Why is Mayawati missing in action in western UP? | india | Hindustan Times
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Why is Mayawati missing in action in western UP?

Western UP is important for the BSP not only because of the 2009 elections windfall that came the party’s way but because Dalits here are more politically and socially awakened than the rest of the state.

india Updated: Mar 29, 2014 17:47 IST
Sunita Aron

Mayawati could lose her hold on western Uttar Pradesh if she fails to combat the high-decibel BJP campaign. But Mayawati is busy touring the country, trying to retain her pan-India image, while her rivals are storming the region that stands sharply communally polarised.

Her BSP colleagues explain her absence from UP, saying, "The BSP is a national party, Mayawati is its national president and the ensuing polls are to elect a new government at the Centre."

However, whatever clout Mayawati wields at the Centre post-elections depends on her situation in her home state, especially western UP and Gorakhpur region in the east.

Western UP is important for the BSP not only because of the 2009 elections windfall that came the party's way but because Dalits here are more politically and socially awakened than the rest of the state.

But thanks to the BJP's aggressive campaigning in the current communally surcharged environment, the saffron party has an edge.

The recent statements by Imran Masood, Congress Lok Sabha candidate from Saharanpur, against BJP prime ministerial candidate Narendra Modi, which led to the former's arrest, have added fuel to the fire.

Social scientist Badri Narain of Dalit Resource Centre said, "The Jatavs started progressing much before the Partition. Under BR Ambedkar's umbrella, they grew economically too; they acquired land and money. The BSP thus got a fertile area and it stoked their political ambitions and aspirations."

The rise of the BSP also coincides with the Ram temple/Babri mosque movement of the BJP, which began subsiding after the demolition of the disputed structure in 1992. The BSP emerged as a viable alternative to the BJP for the Dalit-Muslim population concentrated in the western UP belt.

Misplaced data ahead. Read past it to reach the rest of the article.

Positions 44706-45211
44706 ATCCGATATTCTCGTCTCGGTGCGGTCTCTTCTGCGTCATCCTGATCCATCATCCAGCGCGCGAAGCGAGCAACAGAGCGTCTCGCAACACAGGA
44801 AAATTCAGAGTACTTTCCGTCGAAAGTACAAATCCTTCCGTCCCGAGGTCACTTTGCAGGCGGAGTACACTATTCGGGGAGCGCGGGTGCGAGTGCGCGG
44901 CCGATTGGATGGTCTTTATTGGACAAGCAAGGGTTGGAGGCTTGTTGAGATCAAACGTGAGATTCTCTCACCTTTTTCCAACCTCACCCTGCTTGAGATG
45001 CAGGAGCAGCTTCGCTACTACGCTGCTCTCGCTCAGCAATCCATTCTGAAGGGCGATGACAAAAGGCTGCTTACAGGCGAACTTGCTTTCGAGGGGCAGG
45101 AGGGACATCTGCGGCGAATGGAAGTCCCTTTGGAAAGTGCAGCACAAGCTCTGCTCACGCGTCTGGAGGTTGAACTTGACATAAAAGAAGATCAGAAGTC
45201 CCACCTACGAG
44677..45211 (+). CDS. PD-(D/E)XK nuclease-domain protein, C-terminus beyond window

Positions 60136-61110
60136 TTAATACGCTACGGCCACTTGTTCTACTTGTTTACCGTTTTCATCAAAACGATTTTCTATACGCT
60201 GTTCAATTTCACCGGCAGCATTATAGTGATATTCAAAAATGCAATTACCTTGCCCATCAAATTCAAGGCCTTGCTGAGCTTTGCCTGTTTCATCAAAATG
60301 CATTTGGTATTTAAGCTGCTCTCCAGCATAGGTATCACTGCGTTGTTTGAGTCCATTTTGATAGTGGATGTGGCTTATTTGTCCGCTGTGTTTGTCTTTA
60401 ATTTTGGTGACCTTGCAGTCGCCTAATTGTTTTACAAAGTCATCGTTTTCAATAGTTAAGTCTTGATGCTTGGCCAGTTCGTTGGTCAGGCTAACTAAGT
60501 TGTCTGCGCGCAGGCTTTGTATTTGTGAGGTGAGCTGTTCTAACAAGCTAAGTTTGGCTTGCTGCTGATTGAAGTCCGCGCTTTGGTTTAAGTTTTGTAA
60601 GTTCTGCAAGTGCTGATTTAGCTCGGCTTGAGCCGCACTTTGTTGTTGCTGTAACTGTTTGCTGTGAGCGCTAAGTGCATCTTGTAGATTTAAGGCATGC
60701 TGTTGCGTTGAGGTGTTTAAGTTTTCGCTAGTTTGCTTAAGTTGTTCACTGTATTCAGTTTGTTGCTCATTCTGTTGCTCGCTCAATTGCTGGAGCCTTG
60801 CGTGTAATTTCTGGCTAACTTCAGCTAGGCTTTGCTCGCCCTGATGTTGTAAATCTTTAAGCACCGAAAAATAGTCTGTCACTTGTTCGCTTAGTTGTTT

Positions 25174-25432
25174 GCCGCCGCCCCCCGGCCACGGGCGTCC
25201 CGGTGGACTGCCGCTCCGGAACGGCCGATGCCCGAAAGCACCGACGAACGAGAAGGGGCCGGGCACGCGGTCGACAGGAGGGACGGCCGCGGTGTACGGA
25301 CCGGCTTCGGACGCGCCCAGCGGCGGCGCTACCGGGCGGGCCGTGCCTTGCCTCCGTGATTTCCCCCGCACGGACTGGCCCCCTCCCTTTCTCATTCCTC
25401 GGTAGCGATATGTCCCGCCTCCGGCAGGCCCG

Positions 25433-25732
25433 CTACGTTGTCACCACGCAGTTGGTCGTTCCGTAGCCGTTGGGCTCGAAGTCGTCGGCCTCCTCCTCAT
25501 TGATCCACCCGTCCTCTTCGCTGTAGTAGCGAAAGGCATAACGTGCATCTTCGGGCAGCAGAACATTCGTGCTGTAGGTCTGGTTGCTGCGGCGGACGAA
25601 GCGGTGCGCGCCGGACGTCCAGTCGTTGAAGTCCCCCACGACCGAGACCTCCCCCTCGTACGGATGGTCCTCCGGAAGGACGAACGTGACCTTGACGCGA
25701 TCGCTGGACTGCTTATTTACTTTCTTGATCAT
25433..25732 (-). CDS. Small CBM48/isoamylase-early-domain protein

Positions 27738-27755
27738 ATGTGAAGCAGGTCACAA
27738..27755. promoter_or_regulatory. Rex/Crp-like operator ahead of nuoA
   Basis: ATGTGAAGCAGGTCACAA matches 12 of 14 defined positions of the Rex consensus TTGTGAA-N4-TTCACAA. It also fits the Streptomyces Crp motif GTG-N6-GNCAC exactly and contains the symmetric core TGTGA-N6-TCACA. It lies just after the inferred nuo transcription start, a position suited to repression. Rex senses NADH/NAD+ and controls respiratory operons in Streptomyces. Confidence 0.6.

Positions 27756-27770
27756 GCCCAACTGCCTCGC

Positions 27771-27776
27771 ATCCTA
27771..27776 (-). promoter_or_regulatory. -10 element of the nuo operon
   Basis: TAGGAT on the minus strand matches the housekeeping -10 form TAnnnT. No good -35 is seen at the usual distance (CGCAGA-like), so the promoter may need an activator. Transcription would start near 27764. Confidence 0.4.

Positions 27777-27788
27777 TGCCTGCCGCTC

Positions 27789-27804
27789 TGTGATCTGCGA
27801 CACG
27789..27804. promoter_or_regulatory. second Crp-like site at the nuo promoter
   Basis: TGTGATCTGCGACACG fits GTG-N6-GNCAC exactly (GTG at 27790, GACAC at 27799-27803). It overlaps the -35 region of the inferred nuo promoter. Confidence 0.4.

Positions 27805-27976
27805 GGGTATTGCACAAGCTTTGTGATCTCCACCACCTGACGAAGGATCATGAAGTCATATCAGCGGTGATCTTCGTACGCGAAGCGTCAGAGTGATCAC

Incidentally, the SP's core vote base of Yadavs is negligible in many constituencies while the political health of the Congress is fragile. Yet Muslims' support paved the way for the SP's victory on seven of the ten seats in 2004.

Post-Muzaffarnagar riots, however, the Jatavs were being lured by the Hindutva ideology. But some desperate steps taken by Mayawati have helped check the exodus of her support base to the saffron party.

What now, though? While the BJP's campaign runs door-to-door along with mega-rallies, Mayawati is holding her very first visit on April 3 even as ten of the seats, including riot-torn Muzaffarnagar, go to polls a week later.

In fact, Mayawati has not visited Muzaffarnagar after the riots even once, which has not gone down well with the minority community – especially since Mulayam Singh tried to recover the lost ground by sharing the dais with Jamai-ul-Hind leader Mehmood Madani in Saharanpur recently.

The caste and communal combination

Banking on the Dalit-Muslim combination, Mayawati won five of the ten seats, including Muzaffarnagar, in 2009. Of the remaining five, two each went to RLD and BJP while one was won by the Congress.

The BSP won Muzaffarnagar by a narrow margin of about 20,000 votes. Of the 16 lakh voters in the constituency, Muslims account for over four lakhs while Jatavs (who largely vote for Mayawati) are about 2.10 lakhs.

The other prominent castes are Jat, Tahkur and Bania, which explains why RLD, which had contested the polls in alliance with the BJP, ended up second. Thus, for Mayawati to retain the seat that has changes party loyalties every election – SP in 2004 and Congress in 1999 – the combined votes of Dalit-Muslims are imperative. However, the constituency stands communally polarised at the moment.

A similar story is emerging from the remaining four constituencies going to polls in the first phase – Saharanpur, Kairana, Gautambudh Nagar and Aligarh, where elections will be fought by communities not on issues but for their 'survival' in the area.

Here as well, the victory margin was from 15,000 to 20,000 votes, barring Saharanpur where BSP won by 80,000 votes.

A few days ago, a senior SP leader had said, "The election trend will be clear after the first phase of polling as the unpredictable mood of the Muslim electorate will be known."

He was referring to the 2012 assembly elections, when the voting pattern had remained the same in the eastern and the western parts of UP.

The Congress had lost the elections to the SP in the very first round of polling that began from Barabanki and covered eastern UP before moving to the west.

This time, polling starts from the west, and Mayawati has huge political stakes here. She has often said that her party's strength is being always the first in everything, from ticket distribution to campaigning.

The losers are the laggards. Perhaps the BSP cadre is keeping the ground hot for Mayawati to come back and take the region by storm??